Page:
children's civil rights
phorwitz at hotmail.com
Wed Apr 23 14:32:37 PDT 2008
I find the comparison to the evolution of African-Americans' legal status somewhat ill-fitting. That journey has not only been away from slavery but toward genuine autonomy, free of both obviously cruel state actions and state actions that might be characterized, however perversely, as being in the best interests of African-Americans, given white lawmakers' perceptions of their reduced capacities. (I should make clear that I am discussing genuinely intrusive and demeaning paternalistic laws here; I'm not making some obscure comment one way or another about affirmative action policies.) The state, on the other hand, may be moving toward genuine bodily integrity for children, but it is not moving towards absolute autonomy for them, since it (quite reasonably) believes that they in fact do have limited decision-making capacity and that, however one might argue about that capacity at the margins, the risks of harm to them stemming from imbalances of power justify broad-stroke assumptions that certain actions involving children are simply wrong (again, quite reasonably).
However, I'm not much convinced that this means we're not talking about "civil rights." I would have thought it fairly uncontroversial that laws dealing with, say, the mentally disabled are generally categorized as "civil rights, although some of them are freedom-enhancing and some are paternalistic, in a non-pejorative sense of the word. Perhaps Earl believes that only those laws involving the mentally disabled that are freedom-enhancing are "civil rights," not those laws that also protect their interests. I can see that distinction, but I think most people would be inclined to group them together under the general rubric of civil rights -- not least because, as I think Marci is suggesting, protecting the civil rights of persons who labor under various incapacities almost necessarily involves both sorts of legal regime.
I think the closer analogy is thus toward something like the law's evolving treatment of the mentally disabled, or whatever appropriate phrase one wants to substitute. I would note that in this area, too, there are ongoing debates about how much and in what circumstances the law should lean toward real decision-making autonomy rather than a regime of paternalism. My sense is that the same question has been nibbling around the edges of today's listserv conversation about children: should we treat the protection of children as an unalloyed good in every circumstance, or are there times when the law underestimates the decisional capacity of children and thus errs by "protecting" them from conduct of different kinds? This is, I assume, at least part of the argument about age-of-consent laws and the criminalization of sexual conduct between underaged or nearly underaged individuals -- particularly because such laws are often deployed to regulate same-sex sexuality or interracial sexuality more severely than they are used to regulate heterosexual and intraracial sexuality. I think questions about the balance between paternalism and decisional autonomy in laws concerning children are perfectly valid and can't be shrugged off, although I hasten to add that this does not mean I am questioning the idea that certain kinds of conduct towards children are and should be treated as both moral and legal wrongs.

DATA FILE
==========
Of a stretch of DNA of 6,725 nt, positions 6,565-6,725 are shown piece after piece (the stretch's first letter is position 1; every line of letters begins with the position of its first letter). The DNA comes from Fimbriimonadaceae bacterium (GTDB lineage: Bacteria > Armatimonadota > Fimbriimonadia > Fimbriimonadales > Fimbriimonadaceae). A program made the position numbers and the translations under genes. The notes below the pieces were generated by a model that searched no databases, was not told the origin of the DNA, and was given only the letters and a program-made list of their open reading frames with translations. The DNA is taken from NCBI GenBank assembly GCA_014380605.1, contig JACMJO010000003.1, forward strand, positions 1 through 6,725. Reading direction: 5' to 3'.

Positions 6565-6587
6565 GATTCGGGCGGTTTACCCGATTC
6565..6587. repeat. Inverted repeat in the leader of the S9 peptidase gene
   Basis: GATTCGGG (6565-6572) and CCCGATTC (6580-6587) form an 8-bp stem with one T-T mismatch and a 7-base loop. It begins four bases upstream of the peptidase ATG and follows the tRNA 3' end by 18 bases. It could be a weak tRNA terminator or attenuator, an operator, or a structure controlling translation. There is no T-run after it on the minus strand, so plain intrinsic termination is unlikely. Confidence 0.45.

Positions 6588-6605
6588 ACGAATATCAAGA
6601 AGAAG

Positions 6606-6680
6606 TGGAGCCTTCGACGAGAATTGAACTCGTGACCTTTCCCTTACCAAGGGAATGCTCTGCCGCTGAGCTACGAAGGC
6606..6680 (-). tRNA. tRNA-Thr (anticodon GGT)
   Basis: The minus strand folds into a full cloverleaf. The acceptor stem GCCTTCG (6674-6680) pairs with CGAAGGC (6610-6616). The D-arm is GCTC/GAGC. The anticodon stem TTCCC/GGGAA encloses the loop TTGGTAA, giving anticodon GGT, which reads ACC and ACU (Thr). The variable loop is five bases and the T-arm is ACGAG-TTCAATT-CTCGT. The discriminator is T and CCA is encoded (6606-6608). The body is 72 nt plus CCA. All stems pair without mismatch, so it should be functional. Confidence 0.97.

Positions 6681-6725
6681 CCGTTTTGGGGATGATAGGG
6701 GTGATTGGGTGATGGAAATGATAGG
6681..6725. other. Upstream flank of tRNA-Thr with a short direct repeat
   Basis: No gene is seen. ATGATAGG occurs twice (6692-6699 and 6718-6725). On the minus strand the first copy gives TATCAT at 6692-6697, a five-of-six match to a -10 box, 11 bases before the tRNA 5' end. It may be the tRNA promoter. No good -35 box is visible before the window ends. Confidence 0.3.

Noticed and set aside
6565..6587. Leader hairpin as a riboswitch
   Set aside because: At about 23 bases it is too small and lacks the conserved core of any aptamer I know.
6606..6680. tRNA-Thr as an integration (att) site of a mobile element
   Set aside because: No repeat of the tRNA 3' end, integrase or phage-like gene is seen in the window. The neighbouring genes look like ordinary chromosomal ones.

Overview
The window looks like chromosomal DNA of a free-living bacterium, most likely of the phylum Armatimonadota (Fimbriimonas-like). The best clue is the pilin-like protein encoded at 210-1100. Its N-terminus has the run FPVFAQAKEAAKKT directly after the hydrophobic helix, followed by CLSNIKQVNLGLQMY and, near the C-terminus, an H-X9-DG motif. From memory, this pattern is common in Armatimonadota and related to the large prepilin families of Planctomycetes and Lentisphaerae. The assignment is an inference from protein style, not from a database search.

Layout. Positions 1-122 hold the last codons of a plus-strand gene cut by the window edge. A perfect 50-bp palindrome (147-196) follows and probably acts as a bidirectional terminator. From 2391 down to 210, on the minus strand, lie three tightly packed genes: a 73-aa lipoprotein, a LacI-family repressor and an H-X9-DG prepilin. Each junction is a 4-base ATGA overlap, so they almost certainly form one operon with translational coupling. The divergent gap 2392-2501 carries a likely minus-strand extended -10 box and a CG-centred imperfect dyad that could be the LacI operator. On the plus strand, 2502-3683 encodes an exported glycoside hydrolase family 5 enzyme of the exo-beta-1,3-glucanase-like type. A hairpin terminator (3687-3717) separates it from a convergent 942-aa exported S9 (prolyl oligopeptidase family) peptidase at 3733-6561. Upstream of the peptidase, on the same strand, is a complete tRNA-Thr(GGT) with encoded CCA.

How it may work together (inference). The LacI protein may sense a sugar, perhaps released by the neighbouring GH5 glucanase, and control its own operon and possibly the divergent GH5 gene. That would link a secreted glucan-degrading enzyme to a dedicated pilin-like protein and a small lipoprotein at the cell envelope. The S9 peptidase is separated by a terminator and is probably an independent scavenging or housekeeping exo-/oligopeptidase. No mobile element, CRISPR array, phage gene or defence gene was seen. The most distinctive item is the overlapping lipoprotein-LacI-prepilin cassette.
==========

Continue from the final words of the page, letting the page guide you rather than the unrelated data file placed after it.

University of Alabama School of Law
From: Hamilton02 at aol.comDate: Wed, 23 Apr 2008 17:04:54 -0400Subject: Re: children's civil rightsTo: emaltz at camden.rutgers.edu; dcruz at law.usc.edu; conlawprof-bounces at lists.ucla.edu; CONLAWPROF at lists.ucla.edu
It's not quite that simple-- the state is asserting the child's interest. The standard is the best interest of the child. If the child were able to protect herself adequately, child protective services would not be necessary. The state is performing the protective function necessary to protect the child's bodily (and other) integrity. If the child were mere property, as children have been in the past, we would not have child protection services. We'd just have parental rights. But we have broad societal consensus that physical and sexual abuse of a child is unacceptable, even when perpetrated by the parent. That indicates that the child has achieved a status that is constitutionally distinctive. It is much like the evolution of status for African-Americans from slavery to personhood.
In a message dated 4/23/2008 4:44:40 P.M. Eastern Daylight Time, emaltz at camden.rutgers.edu writes:
If we were constructing language from scratch, we could define anything as a "civil right." But we are not starting from scratch. in most contexts, when we speak about civil rights, we are talking about either the right of a person to make a choice free from interference by the state (First Amendment) or to have his choice supercede the choice of others (for example, in the employment discrimination context).Here the state is asserting something quite different--that it is the state whose decision matters, rather than that of the underage child or the parent.
Need a new ride? Check out the largest site for U.S. used car listings at AOL Autos.
-------------- next part --------------
An HTML attachment was scrubbed...
More information about the Conlawprof